Going uphill on the Green Road heading South West out of Ardglass you get a fabulous view of Coney Island (see separate entry) and the Mourne Mountains. For the many attractions in the Mournes
Going uphill on the Green Road heading South West out of Ardglass on the Lecale Way you get a fabulous view of Coney Island (see separate entry) and the Mourne Mountains. There are many visitor attractions in around the Mournes, many of which can be seen at http://www.visitmournemountains.co.uk/
Mountains of Mourne.(traditionally spelt Morne) are named in English for the Gaelic clann called the Múghdhorna of Oirel or ‘Airgíalla’ who pushed out the Norman invaders from the area around the 1400’s. These people gave us modern surnames Hassan or O’Hassain (from the famous Oisin), MacCearnaigh (Kearney), O’Carroll, Connolly, O’Hare, McSherry and many others.
Gaelic speakers in South Down still refer to the Mornes by their original name of ‘Na Beanna Boirche’.They include the highest mountains in Ulster. The highest of these is Slieve Donard at 850 metres (2,790 ft). The Mournes is an area of outstanding natural beauty and has been proposed as the first national park in Northern Ireland.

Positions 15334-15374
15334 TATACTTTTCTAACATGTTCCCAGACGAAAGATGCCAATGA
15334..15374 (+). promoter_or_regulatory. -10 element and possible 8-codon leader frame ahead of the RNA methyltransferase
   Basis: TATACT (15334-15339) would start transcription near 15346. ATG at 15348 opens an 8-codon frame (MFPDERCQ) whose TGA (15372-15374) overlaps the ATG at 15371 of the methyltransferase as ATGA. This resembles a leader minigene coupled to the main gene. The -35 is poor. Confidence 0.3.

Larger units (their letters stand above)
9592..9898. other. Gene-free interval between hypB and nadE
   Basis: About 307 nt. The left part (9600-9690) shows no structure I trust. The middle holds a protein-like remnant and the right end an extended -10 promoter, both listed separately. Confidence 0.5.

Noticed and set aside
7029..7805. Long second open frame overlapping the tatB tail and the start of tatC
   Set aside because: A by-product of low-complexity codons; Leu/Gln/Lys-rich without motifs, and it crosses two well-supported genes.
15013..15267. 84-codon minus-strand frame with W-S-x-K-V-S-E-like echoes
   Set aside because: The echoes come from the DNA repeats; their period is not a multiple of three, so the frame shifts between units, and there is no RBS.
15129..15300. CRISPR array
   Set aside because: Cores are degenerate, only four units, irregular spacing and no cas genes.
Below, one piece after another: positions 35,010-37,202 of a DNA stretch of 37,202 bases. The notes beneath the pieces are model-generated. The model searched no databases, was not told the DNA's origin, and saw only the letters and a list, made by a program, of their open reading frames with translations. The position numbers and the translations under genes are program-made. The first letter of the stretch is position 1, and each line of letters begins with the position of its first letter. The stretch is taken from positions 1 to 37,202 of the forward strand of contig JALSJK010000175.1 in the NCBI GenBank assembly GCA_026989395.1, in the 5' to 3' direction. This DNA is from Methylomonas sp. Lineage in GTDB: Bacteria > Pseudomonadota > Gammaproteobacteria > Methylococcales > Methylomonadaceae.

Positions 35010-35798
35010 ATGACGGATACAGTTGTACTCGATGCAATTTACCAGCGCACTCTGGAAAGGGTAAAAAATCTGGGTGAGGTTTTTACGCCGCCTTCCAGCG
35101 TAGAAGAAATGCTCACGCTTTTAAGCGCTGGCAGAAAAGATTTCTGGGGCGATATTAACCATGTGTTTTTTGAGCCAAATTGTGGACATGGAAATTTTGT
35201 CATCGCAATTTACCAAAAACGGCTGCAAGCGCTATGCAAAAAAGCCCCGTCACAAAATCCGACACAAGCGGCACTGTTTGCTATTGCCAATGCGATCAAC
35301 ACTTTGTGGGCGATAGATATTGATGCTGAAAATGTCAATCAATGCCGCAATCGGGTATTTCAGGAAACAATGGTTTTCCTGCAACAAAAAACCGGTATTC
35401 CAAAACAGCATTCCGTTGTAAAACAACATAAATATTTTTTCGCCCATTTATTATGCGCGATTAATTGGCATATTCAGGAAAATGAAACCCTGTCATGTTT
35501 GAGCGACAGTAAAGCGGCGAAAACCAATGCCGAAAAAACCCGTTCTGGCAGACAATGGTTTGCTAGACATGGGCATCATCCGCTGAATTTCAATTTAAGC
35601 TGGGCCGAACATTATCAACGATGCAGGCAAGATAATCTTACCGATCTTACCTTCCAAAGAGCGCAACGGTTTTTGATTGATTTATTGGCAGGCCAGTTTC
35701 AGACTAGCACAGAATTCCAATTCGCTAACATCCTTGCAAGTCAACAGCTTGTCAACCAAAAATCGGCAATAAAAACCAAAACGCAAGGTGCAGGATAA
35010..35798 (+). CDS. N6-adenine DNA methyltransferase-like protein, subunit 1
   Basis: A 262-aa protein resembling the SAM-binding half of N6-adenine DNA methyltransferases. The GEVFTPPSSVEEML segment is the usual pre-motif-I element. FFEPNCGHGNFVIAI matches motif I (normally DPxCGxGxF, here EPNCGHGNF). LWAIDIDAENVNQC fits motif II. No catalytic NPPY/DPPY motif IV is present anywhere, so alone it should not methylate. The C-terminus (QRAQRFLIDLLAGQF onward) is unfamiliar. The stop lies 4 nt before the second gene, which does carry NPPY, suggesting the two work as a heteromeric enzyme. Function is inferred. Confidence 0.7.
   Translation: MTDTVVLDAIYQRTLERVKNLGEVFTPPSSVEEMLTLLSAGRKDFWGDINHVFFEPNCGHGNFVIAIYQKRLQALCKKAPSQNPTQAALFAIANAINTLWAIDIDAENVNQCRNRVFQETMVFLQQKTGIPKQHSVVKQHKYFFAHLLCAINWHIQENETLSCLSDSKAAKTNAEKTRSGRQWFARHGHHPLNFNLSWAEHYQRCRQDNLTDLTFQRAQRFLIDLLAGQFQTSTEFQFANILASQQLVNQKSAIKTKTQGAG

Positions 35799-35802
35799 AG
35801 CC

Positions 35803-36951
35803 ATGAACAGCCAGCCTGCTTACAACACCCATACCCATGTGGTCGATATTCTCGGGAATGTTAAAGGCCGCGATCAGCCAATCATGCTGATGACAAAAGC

The mountains are immortalised in a song written by Percy French in 1896, "The Mountains of Mourne" ‘where the mountains of Morne sweep down to the sea’. The song has been recorded by many artists, including Don McLean. The Mourne Mountains also influenced C.S. Lewis to write The Lion, The Witch and The Wardrobe and were mentioned in John Lennon's song "The Luck of the Irish" on the album Some Time in New York City.
The scenery of the Mourne Mountains have also provided the backdrop for a number of productions, including Philomena and Game of Thrones.